Imagine you’re setting off on a cross continent hike on your bicycle.
It's an epic journey, so you want to prepare properly.
You dig up your old bicycle from storage, wipe off a few cobwebs and start assessing the situation.
The tires need inflating, the seat cushion is torn, the handlebars need adjusting... However adept you are at riding a bike, you simply won't make it with this heap.
Similarly, your content needs to be in top notch condition to survive its journey all the way to your readers.
Here's a checklist to go through before publishing anything.
Before Publishing Checklist
All of these points contribute to a blog post's success (or failure). Check them off one by one before considering publishing your post.
1. Check Your Headline
Your headline is the most important part of your article. Without a great headline, whatever content you have will never be seen by anyone.
Let's take a look at the most common pitfalls of headlines, as seen in this post.
1. Promise a Tangible and Irresistible BENEFIT
Here's a lazy headline:
"Five Ways To Put $50 Into Savings Each Month"
At first glance, it looks good. A fine idea for an article, but it's missing the reward completely. Why should I put $50 into savings each month? Let's insert a tangible reward, a benefit, into this headline.
"How to Save $50 Each Month Without Giving Up Your Daily Comforts"
It's not perfect, but now I know why I should read this particular article.
2. Avoid Cleverness, Aim For Clarity
Sometimes you see overly clever headlines that only make sense to the writer:
"Via Fortuna: The Pet Peeve Generation of a Modern Impressario"
A common symptom of being overly clever is using fancy words in a conceptual way. As writers, we love what we write, and this is an easy ego-trap.
This headline tells me nothing about what I'll see when I click, so I probably won't. Let's see if we can make it clearer without losing the charm.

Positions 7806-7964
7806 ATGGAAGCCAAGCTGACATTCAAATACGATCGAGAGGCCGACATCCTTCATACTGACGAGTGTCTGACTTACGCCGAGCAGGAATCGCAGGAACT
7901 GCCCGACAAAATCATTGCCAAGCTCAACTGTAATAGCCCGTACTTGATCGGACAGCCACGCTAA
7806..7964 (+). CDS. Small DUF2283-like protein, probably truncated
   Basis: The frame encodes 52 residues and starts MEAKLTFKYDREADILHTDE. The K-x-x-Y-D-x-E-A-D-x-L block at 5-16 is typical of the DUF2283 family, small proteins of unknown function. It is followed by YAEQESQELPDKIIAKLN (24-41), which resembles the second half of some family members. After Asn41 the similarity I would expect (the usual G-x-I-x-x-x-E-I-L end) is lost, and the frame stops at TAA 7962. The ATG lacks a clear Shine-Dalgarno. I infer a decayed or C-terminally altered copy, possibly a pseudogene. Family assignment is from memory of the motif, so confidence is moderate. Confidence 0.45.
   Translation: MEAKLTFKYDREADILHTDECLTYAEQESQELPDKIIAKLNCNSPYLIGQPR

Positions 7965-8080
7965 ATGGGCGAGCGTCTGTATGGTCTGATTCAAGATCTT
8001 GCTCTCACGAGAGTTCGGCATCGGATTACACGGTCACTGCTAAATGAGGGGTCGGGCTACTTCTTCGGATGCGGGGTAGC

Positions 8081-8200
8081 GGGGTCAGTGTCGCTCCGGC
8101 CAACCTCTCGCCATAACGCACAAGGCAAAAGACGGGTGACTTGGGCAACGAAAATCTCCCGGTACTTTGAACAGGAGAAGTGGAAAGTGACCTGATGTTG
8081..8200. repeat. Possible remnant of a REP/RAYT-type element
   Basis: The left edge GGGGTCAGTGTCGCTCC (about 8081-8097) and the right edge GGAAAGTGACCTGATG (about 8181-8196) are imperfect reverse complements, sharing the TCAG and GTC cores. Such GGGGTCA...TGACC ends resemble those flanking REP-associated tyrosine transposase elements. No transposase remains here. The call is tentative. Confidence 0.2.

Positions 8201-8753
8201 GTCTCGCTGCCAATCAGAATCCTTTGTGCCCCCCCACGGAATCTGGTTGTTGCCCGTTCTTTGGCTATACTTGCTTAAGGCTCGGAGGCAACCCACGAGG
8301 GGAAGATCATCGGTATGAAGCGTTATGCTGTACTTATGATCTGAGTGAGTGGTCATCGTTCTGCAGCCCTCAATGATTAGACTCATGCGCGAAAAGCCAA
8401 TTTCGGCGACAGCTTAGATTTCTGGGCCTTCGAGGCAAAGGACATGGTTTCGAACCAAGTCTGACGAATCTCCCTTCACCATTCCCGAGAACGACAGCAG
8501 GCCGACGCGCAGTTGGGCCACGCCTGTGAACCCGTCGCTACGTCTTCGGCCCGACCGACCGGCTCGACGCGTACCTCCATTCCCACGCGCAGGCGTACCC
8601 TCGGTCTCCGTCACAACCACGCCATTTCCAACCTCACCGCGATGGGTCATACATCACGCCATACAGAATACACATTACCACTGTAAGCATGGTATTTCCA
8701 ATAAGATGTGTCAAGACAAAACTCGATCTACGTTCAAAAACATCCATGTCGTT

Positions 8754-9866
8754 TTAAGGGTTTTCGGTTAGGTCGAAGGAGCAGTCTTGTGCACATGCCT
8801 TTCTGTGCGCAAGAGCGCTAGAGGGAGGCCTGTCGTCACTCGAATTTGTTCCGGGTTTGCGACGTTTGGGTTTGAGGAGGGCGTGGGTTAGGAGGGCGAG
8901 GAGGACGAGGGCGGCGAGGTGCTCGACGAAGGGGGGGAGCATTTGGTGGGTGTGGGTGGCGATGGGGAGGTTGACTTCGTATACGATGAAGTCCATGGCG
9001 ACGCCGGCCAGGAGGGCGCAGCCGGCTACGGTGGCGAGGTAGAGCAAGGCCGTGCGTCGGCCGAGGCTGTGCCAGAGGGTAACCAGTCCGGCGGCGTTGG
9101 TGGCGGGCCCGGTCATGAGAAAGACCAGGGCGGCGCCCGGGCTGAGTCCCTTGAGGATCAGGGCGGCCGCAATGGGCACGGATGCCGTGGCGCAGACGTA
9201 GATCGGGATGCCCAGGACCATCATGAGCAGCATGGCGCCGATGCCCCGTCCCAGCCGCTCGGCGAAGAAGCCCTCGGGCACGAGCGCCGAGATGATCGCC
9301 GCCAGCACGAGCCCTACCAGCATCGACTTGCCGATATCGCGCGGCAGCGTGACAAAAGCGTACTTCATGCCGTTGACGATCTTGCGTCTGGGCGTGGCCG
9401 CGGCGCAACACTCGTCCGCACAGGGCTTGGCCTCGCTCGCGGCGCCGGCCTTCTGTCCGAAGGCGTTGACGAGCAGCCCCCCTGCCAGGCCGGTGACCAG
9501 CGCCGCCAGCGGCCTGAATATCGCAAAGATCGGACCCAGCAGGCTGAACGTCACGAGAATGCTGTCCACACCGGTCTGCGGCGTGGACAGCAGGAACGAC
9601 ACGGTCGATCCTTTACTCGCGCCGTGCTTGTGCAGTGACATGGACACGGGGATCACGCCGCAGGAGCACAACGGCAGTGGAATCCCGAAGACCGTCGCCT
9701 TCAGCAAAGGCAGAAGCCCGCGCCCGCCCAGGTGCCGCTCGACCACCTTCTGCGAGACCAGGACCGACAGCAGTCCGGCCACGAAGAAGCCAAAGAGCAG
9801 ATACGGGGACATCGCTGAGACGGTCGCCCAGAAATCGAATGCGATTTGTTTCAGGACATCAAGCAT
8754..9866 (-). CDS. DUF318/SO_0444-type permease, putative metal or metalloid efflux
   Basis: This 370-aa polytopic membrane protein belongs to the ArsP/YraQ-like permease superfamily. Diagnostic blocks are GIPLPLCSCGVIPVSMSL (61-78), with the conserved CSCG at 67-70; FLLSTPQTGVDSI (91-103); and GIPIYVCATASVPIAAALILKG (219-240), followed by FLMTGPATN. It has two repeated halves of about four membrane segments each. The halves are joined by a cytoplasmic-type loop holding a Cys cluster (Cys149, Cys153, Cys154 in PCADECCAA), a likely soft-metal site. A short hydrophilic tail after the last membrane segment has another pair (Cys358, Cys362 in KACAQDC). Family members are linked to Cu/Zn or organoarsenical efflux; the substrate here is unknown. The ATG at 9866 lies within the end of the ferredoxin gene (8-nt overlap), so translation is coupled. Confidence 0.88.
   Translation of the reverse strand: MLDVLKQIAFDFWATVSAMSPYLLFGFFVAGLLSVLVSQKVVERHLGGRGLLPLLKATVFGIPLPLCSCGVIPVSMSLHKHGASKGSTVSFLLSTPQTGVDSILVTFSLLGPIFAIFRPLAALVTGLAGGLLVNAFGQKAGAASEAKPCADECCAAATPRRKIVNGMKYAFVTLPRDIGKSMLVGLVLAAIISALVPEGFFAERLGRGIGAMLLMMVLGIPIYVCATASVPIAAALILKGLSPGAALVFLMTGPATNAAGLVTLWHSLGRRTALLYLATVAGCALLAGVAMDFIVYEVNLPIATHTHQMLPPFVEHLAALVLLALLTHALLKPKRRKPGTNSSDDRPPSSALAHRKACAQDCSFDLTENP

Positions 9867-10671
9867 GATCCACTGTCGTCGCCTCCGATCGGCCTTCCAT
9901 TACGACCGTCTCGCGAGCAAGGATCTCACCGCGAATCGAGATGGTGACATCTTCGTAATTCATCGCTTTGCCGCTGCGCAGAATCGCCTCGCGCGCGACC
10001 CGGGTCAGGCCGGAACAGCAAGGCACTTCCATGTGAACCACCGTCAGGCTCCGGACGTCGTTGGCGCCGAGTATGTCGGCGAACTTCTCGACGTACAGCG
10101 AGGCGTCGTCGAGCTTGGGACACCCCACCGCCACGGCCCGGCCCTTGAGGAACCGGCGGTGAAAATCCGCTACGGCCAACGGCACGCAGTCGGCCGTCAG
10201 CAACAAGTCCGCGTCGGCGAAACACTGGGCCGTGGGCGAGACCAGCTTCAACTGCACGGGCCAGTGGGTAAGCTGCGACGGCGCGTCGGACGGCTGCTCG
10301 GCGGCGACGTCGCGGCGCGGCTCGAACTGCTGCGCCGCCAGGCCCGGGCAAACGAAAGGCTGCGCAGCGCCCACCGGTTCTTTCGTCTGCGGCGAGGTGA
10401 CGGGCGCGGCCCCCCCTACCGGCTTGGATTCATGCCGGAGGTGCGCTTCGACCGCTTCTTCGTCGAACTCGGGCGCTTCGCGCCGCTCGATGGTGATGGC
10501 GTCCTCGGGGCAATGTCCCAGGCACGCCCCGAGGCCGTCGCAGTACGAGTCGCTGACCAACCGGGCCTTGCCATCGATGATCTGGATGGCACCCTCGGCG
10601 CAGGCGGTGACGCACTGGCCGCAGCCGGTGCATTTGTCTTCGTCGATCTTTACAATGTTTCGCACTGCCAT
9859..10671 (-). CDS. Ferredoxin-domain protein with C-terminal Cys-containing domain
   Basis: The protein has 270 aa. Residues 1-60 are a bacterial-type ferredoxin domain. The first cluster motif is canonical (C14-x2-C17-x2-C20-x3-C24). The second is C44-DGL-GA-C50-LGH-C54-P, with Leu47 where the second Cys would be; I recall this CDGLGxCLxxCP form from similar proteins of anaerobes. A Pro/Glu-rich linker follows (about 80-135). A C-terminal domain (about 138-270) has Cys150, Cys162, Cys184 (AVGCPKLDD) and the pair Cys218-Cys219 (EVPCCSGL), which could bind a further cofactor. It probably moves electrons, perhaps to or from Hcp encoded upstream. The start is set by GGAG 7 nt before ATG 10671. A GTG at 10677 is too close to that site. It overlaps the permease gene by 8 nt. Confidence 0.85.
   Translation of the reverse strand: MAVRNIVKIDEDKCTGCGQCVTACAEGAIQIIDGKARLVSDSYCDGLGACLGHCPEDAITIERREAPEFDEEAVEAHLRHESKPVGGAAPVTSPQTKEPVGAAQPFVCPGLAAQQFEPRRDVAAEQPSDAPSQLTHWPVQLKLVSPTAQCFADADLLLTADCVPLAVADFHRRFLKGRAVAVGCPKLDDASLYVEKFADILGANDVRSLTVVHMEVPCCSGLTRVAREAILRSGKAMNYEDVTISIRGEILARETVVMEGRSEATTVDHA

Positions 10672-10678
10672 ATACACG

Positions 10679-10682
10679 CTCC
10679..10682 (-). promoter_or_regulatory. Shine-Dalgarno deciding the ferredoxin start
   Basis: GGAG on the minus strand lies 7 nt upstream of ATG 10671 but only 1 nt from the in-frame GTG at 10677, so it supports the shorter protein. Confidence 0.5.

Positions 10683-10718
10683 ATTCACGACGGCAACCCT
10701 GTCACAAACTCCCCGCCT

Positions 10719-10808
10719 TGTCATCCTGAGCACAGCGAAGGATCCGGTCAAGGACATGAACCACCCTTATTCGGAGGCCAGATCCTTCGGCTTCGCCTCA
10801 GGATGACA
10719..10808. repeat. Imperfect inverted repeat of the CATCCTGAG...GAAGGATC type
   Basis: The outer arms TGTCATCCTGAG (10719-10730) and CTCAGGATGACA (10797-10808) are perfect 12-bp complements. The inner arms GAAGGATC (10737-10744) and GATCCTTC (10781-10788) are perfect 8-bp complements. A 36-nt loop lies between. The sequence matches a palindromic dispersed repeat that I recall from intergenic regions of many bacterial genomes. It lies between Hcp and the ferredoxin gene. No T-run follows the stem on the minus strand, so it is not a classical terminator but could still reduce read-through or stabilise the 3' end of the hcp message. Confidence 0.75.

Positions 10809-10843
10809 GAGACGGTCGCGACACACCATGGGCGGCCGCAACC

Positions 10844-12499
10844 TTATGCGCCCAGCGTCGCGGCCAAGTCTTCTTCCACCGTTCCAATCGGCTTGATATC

"How to Be a Lucky Entrepreneur: Are You Developing These 7 Habits?"
This headline from Problogger instantly tells us what the article is about, and what we will learn from reading. It's still captivating and interesting without using overly pretentious wording.
Always go for clarity over cleverness.
3. Don't Be Boring!
While you should avoid cleverness, you should also try to add some spark to your headlines. Here's a fine, if forgettable, headline:
"5 Leadership Qualities Only Women Have"
Perhaps we can add a bit of spark to it without losing the clarity?
"5 Ways Women Are Better Bosses Than Men"
Boom! Feel that whiff of sexism? What are they insinuating here? You feel compelled to find out, and clicks go through the roof.
This headline is a click magnet not because of the sexism, but because of the controversy it creates. Adding a controversial or provocative edge to your headline is a surefire way to get people interested.
4. Quick Headline Templates:
You shouldn’t try to come up with a new headline template every time. It’s just not worth the time.
Here are 14 headline templates that work every time.
The "How to-Headline"
- How to [Blank]
- How to Be [Desirable Quality]
- How to [Blank] (Even if [Common Obstacle])
- How to [Blank] Without [Objectionable Action]